Gurus and Godmen

3 minute read
TIME Staff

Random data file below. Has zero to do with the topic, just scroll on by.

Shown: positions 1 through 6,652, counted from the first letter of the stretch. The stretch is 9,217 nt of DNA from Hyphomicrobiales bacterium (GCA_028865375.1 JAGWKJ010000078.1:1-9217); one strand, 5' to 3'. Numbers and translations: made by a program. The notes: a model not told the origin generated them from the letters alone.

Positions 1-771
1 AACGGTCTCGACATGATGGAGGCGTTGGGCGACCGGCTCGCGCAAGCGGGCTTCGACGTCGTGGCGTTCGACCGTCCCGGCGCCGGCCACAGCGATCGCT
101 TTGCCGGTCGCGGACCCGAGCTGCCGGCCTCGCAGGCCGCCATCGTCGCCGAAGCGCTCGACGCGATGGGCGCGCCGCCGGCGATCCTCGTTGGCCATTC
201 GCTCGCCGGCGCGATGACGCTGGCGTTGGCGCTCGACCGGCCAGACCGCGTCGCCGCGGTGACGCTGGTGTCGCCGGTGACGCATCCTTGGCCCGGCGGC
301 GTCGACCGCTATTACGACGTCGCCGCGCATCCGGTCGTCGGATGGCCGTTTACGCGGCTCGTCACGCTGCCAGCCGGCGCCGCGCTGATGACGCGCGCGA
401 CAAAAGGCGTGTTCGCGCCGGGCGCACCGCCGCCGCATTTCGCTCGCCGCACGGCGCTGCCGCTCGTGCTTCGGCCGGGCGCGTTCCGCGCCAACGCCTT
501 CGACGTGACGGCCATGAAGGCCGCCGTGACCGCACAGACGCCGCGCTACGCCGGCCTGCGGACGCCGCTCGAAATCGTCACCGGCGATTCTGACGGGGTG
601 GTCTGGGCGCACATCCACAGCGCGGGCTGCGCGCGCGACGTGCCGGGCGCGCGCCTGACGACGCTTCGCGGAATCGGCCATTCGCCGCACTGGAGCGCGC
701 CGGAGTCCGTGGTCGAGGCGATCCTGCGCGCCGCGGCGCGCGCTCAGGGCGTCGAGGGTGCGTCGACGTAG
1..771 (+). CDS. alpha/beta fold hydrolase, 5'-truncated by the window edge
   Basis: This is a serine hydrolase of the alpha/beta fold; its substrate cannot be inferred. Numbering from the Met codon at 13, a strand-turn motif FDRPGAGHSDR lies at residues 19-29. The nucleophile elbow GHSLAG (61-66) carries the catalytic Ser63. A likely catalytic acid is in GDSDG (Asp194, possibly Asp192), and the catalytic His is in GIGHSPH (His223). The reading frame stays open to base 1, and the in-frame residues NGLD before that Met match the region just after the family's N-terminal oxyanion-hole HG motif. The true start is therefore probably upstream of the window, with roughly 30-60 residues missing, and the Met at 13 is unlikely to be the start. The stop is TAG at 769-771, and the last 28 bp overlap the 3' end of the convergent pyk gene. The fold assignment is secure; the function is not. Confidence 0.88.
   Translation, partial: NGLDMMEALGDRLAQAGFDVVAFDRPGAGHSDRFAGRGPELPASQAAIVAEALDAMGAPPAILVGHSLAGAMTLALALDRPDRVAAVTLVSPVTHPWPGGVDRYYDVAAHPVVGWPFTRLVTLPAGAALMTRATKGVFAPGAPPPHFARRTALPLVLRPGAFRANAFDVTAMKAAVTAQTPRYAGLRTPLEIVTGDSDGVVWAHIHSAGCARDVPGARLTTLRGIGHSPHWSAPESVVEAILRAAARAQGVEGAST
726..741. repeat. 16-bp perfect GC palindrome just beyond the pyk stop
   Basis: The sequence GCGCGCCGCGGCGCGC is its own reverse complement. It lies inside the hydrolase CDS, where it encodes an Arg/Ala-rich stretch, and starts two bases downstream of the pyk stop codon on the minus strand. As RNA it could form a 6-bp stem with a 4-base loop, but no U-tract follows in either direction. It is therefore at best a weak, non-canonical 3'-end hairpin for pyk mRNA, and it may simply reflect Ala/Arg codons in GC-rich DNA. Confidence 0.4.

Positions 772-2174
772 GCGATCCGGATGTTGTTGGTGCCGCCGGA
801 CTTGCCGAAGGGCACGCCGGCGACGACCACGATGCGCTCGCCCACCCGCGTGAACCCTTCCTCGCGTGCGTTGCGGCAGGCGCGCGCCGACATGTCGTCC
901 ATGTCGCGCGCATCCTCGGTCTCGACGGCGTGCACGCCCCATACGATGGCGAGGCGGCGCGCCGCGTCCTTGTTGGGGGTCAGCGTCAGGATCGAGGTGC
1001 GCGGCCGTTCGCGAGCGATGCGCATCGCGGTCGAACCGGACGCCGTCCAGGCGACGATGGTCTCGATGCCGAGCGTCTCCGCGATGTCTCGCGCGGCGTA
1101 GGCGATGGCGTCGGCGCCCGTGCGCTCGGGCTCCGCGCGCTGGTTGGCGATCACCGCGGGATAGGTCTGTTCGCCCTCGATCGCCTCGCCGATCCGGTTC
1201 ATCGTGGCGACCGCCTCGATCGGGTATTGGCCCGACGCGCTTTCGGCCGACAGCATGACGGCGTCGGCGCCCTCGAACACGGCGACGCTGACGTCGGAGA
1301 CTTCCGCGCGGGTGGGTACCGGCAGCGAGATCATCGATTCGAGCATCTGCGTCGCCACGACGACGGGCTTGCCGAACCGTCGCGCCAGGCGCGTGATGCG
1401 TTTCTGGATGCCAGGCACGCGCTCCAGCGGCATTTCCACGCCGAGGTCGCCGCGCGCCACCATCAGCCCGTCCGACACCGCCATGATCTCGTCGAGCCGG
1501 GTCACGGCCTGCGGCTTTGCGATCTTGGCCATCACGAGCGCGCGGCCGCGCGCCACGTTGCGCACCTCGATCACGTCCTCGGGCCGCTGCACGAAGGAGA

Ever the mystical East, Asia in the 20th century produced a colorful array of godmen who attracted millions of followers, brought down governments and even had songs written about them by The Beatles. At the nice end of the spectrum are men of god who preach the secular gospel of democracy and human rights, like the Dalai Lama. At the other end are leaders of doomsday cults who sometimes exhorted followers to mass murder–think Japan’s Shoko Asahara. In between is a group of more genial gurus, whom rational folks might describe as eccentrics–but whom followers have seen as messiahs. SATYA SAI BABA His orange robes and Afro hairstyle make him look like a throwback to the 1960s, but he claims even greater antiquity–as a reincarnation of a Hindu godman from the 19th century. He has a massive following–100 million in 133 countries, his handlers say–and a multimillion-dollar empire of charitable trusts and organizations. Not bad for a 73-year-old whose main claim to fame is an ability–dismissed as simple sleight of hand by professional magicians–to make holy ash and assorted baubles materialize in his seemingly empty palm. REV. SUN MYUNG MOON At 79, the leader of South Korea’s Unification Church is not the messiah he used to be. His business interests have been hit by the recent downturn in the Korean economy. His movement began to lose steam in the mid-’80s, after Moon was jailed briefly in the U.S. for tax fraud. Last year, one of his daughters-in-law wrote a book alleging corruption and abuse within Moon’s own True Family. Membership in the church is said to be down from hundreds of thousands in the 1970s to mere thousands. Still, that’s enough for an occasional mass wedding, a Unification Church specialty. NGO VAN CHIEU At a 1919 seance, this Vietnamese civil servant received a visitation from the Supreme Being. Inspired, Ngo created Cao Dai, which fused elements of Confucianism, Buddhism and Taoism and was structured along the lines of the Roman Catholic Church. Later the movement took on an anti-communist hue: at the end of the Vietnam War in 1975, much of the Cao Dai leadership was arrested and many priests perished in jail. (Ngo himself died in 1926.) Nonetheless, the church claims to have 2 million followers. Like Ngo, many of them commune with superior spirits–Victor Hugo, Shakespeare and Sun Yat-sen among them. MAHARISHI MAHESH YOGI The small, bearded Hindu holy man turned The Beatles on to spiritualism in 1967 and made guru a household word in the West. The Fab Four quickly tired of him–John Lennon dismissed him as a lecherous womanizer, and wrote Sexy Sadie in his dishonor–but the resulting publicity did the Maharishi more good than harm. He went on to propagate Transcendental Meditation, a stress-reduction technique that, he claims, can make people levitate. The proceeds from TM schools worldwide are said to run into hundreds of millions of dollars. Now 81, the Maharishi plans to build the world’s tallest building somewhere in India. Even godmen, it seems, like to be closer to God.

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